hatbox


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hat·box

 (hăt′bŏks′)
n.
A box or case for a hat.

hatbox

(ˈhætˌbɒks)
n
(Clothing & Fashion) a box or case for a hat or hats

hat•box

(ˈhætˌbɒks)

n.
a case or box for a hat.
[1785–95]
ThesaurusAntonymsRelated WordsSynonymsLegend:
Noun1.hatbox - a round piece of luggage for carrying hatshatbox - a round piece of luggage for carrying hats
baggage, luggage - cases used to carry belongings when traveling
Translations

hatbox

[ˈhætbɒks] Nsombrerera f

hatbox

[ˈhætbɒks] ncarton m à chapeau

hatbox

[ˈhætˌbɒks] ncappelliera
Mentioned in ?
References in classic literature ?
Up goes Tom, the guard catching his hatbox and holding on with one hand, while with the other he claps the horn to his mouth.
Over the past three years, Hatbox has drawn more than 16,000 patrons to its nine to 12 shows a year.
Sliding doors make getting in and out of the back an easy task even in tight parking spaces and, although the rear door bins are a little on the small side to accommodate those seats, storage elsewhere in the cabin is plentiful and includes two glove boxes and a commodious 'hatbox' compartment above the windscreen.
The new 1,200-sq-ft store will be the fifth store in the Middle East featuring two walls of floating shelves showcasing the brand's trunk and hatbox collections, plus a "library" room at the back of the store which will contain a personalisation machine, circular cash desk with bar stools, elegant chandeliers and frieze mouldings.
What did Baird have in mind as he built his first working TV set out of an old hatbox, darning needles, a tea chest, sealing wax, glue and lenses from a few bicycle lights?
I leapt back, hands protecting my face, for crouched in that hatbox were three crows, beaks agape in their desire for flesh." It takes Poe but a moment to determine that the dead birds are an unwanted gift from his arch-foe, George Rhynwick Williams.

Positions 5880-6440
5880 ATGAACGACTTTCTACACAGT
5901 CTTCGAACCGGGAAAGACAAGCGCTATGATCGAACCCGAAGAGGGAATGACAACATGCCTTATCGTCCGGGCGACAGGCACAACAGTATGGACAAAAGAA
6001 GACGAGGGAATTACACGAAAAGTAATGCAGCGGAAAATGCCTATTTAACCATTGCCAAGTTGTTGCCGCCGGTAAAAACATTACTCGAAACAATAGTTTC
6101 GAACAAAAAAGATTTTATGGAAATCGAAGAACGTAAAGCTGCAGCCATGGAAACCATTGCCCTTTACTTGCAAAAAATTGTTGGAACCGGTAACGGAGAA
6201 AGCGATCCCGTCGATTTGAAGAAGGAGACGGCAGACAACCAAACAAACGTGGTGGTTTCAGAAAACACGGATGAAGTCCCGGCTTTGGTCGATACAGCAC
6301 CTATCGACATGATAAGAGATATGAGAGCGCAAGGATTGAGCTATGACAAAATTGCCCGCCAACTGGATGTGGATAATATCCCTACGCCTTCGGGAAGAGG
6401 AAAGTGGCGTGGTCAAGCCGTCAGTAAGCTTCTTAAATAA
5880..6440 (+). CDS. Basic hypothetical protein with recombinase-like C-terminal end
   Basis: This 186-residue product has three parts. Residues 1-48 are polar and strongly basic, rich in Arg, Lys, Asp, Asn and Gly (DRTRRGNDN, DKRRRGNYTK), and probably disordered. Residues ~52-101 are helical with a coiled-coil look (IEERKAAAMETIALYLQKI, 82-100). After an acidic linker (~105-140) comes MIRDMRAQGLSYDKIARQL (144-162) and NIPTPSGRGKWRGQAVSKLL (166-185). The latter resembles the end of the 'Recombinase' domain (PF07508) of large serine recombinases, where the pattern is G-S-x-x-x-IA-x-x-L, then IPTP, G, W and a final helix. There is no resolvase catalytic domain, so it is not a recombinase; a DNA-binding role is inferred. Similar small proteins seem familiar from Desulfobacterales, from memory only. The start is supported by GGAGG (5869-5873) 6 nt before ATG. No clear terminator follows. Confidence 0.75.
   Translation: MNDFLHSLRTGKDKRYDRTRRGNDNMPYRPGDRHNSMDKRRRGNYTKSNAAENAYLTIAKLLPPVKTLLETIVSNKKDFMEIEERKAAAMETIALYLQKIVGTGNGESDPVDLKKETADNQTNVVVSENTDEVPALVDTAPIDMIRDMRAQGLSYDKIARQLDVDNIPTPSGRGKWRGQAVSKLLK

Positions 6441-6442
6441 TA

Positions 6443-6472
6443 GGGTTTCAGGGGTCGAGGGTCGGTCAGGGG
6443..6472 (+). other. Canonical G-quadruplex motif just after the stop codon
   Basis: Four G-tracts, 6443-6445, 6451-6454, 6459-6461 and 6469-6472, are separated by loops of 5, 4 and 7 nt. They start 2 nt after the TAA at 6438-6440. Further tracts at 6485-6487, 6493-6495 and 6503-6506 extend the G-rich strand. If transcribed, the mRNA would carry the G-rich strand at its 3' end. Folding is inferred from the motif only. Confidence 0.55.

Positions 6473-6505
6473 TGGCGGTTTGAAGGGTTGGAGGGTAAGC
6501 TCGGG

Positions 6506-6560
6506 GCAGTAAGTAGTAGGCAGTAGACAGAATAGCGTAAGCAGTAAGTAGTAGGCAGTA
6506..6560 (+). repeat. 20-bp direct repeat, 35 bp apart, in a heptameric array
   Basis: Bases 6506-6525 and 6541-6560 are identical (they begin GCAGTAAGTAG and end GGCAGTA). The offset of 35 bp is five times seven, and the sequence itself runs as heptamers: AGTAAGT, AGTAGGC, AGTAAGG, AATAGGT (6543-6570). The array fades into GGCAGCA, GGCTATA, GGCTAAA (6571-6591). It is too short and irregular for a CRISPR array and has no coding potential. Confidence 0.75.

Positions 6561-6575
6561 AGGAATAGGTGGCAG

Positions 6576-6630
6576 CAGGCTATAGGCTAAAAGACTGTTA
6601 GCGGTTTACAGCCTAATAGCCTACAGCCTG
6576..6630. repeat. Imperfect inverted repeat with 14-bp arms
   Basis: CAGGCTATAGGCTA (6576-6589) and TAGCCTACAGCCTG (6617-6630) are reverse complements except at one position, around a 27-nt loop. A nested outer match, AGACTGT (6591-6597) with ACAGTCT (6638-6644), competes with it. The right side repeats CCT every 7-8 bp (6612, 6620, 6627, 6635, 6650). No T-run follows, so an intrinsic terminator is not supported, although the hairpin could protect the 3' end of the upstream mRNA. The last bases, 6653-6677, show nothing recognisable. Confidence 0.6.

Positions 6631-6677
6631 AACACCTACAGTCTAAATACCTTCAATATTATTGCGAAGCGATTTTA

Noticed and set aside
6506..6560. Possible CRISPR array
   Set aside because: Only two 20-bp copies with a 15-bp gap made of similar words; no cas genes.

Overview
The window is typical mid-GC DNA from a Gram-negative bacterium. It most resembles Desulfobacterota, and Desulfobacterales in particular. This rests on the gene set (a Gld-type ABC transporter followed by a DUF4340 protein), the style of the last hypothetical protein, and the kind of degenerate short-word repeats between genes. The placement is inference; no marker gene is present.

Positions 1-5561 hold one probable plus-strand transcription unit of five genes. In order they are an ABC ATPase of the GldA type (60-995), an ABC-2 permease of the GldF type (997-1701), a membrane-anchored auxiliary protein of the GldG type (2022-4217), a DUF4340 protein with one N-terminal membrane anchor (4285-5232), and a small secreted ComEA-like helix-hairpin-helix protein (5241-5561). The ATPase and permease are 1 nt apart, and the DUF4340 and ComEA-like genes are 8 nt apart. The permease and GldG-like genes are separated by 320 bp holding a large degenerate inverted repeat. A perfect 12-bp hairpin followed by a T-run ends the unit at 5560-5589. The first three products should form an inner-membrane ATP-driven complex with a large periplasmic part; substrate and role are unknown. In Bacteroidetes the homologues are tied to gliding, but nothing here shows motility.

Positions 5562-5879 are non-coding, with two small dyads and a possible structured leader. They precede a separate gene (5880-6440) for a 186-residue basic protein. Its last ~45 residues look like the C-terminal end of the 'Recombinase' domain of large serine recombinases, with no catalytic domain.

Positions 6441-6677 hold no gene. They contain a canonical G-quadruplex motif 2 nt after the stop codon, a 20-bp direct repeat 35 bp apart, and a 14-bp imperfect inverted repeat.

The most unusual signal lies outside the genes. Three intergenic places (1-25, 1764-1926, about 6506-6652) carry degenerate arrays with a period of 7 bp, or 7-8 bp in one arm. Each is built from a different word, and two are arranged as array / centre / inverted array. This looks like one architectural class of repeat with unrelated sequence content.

The story centers on Lara Jean Song, to be played by Lana Condor, who keeps her handwritten love letters in a hatbox. With a total of five letters to the five boys she has ever loved, the letters contain her thoughts and feelings toward each guy knowing she would not be able to express it verbally.
One Sunday afternoon, I came across a trove of letters in a battered hatbox in the cupboard underneath the stairs.
In this way, the "baby" takes on an identity of objects, is made as useful and bland and edible, i.e., disposable, "as a hatbox or a cake." It is fat and posed as a trained elephant, and as carefully orchestrated as that elephant's stance when it is on "a little round platform, cramming all four feet together." (37) Words such as "perfectly" and "wonderful" appear like mechanical gears throughout the poem, estranged from a genuine sense of emotion, sterilized of any connection, and suggest a sense of decorum that overcomes attachment or sentiment.
I watched as she'd choose a hat from her mahogany dresser's built-in hatbox, place it on her head, grab a long pin, and plunge it through the hat and straight into her head.